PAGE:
Now look at Stella Parks white cake—note the brown crust. No cake should have a dry brown crust, especially a white cake.

 
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Don’t get me wrong, I respect Stella Parks, but I do not like her choice of pans. She uses Fat Daddio anodized aluminum. Cakes below are from the same batch of batter; baked in the same oven, at the same time. Top cake was in a Fat Daddio; bottom cake was in my Chicago Metallic. What cake would you prefer? The brown dried out crusty Fat Daddio cake or the moist Chicago Metallic cake with no crust?

Now, regarding the depth of the pan, its not the depth of the pan per se, its the amount of the batter in the pan. If you use a 3” deep pan AND fill it accordingly, it is going to take longer to bake than than a a 2” deep pan that is filled accordingly. So a 3” deep pan is going to produce a drier tougher cake because the cake is going to be in the over longer. The work around is to use a heating core.

Likewise, the larger the diameter, the longer the bake time. Even a 12” that is 2” deep will take longer to bake. So when you go up in size, you need to think about using heating cores. In square pans too.


View attachment 2836

This was a test cake, it was a chiffon layer cake. You can see there is no brown crust.

View attachment 2837



Now look at Stella Parks white cake—note the brown crust. No cake should have a dry brown crust, especially a white cake.

I double checked the 2"-deep pan that I was looking at, and it turns out that it's actually also a Chicago Metallic pan, specifically #49025 listed on their catalogue. On Amazon, there's also the Commercial II Uncoated (#49029) and the non-stick (#59629) versions available, but for some reason they're not listed anywhere on the Bundy catalogue. Do you know which line you have? The 49025 and 49029 pans are both similar prices for me, with the difference being that the 49025 version has a silicone coating. I'm honestly not sure whether that's actually appealing for me though, because while it may help in getting cakes out of the pan, from what I've read it also creates much more work in the care and cleaning of the pan.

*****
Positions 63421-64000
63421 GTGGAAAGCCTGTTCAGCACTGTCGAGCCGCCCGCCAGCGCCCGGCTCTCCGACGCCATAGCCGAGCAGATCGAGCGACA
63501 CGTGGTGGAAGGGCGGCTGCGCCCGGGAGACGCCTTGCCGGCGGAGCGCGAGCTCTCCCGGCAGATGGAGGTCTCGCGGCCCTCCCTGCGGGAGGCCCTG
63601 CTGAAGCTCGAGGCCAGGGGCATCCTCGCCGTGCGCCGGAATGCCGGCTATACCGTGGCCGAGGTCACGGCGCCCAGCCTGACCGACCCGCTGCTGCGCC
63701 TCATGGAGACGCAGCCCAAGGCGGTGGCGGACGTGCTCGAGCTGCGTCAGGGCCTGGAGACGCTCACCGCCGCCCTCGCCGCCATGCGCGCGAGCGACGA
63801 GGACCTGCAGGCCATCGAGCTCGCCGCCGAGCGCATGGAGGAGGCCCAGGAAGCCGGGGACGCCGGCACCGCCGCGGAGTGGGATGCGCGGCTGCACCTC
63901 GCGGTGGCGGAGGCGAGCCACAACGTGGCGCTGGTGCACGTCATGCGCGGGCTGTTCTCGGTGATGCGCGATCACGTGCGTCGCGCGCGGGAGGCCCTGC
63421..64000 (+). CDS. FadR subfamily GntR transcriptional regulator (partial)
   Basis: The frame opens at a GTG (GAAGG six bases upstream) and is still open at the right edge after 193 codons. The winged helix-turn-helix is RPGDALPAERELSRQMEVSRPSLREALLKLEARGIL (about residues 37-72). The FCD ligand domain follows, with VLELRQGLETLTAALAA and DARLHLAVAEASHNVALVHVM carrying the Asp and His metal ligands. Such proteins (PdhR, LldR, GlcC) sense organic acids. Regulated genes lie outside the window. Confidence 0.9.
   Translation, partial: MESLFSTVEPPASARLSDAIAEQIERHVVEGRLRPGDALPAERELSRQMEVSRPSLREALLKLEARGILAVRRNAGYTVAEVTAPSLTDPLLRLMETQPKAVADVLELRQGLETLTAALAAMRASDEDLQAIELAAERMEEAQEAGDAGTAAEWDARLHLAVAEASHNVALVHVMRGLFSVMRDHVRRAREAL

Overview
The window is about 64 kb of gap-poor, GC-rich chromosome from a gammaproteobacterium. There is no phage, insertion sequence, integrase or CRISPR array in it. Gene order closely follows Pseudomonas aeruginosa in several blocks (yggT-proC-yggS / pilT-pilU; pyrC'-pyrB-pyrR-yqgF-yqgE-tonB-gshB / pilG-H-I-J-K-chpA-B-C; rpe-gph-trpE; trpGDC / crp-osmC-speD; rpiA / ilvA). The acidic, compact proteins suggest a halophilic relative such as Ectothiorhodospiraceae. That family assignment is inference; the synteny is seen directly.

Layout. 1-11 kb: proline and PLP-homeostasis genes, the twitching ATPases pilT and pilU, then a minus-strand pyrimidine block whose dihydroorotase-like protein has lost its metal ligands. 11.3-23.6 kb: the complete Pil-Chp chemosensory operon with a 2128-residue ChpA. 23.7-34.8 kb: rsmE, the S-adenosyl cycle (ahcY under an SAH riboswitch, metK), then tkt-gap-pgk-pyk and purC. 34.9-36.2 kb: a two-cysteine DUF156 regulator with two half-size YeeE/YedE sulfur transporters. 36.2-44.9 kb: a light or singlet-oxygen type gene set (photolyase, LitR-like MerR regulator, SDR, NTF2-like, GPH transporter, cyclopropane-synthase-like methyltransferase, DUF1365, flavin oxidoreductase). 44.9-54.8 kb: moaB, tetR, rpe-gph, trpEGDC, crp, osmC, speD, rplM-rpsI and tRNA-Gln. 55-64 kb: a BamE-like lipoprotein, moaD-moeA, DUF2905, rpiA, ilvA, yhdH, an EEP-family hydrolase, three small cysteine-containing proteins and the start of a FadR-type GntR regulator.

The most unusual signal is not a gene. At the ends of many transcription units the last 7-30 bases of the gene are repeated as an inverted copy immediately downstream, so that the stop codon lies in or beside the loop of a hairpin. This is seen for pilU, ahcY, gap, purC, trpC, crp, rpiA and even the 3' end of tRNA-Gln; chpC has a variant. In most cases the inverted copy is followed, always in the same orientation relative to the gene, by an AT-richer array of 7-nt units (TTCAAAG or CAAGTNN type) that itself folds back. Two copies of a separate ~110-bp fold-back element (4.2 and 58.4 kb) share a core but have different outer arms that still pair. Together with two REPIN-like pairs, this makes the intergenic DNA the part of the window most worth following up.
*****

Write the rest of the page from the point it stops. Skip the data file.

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I double checked the 2"-deep pan that I was looking at, and it turns out that it's actually also a Chicago Metallic pan, specifically #49025 listed on their catalogue. On Amazon, there's also the Commercial II Uncoated (#49029) and the non-stick (#59629) versions available, but for some reason they're not listed anywhere on the Bundy catalogue. Do you know which line you have? The 49025 and 49029 pans are both similar prices for me, with the difference being that the 49025 version has a silicone coating. I'm honestly not sure whether that's actually appealing for me though, because while it may help in getting cakes out of the pan, from what I've read it also creates much more work in the care and cleaning of the pan.

I don’t know what the product number is. But I have a couple with coating on it. And I purchased some over the Christmas holidays for my DIL and baked a coconut cake. so I know you can get a good result even with the coating using Chicago Metallic. Bake at 325°F.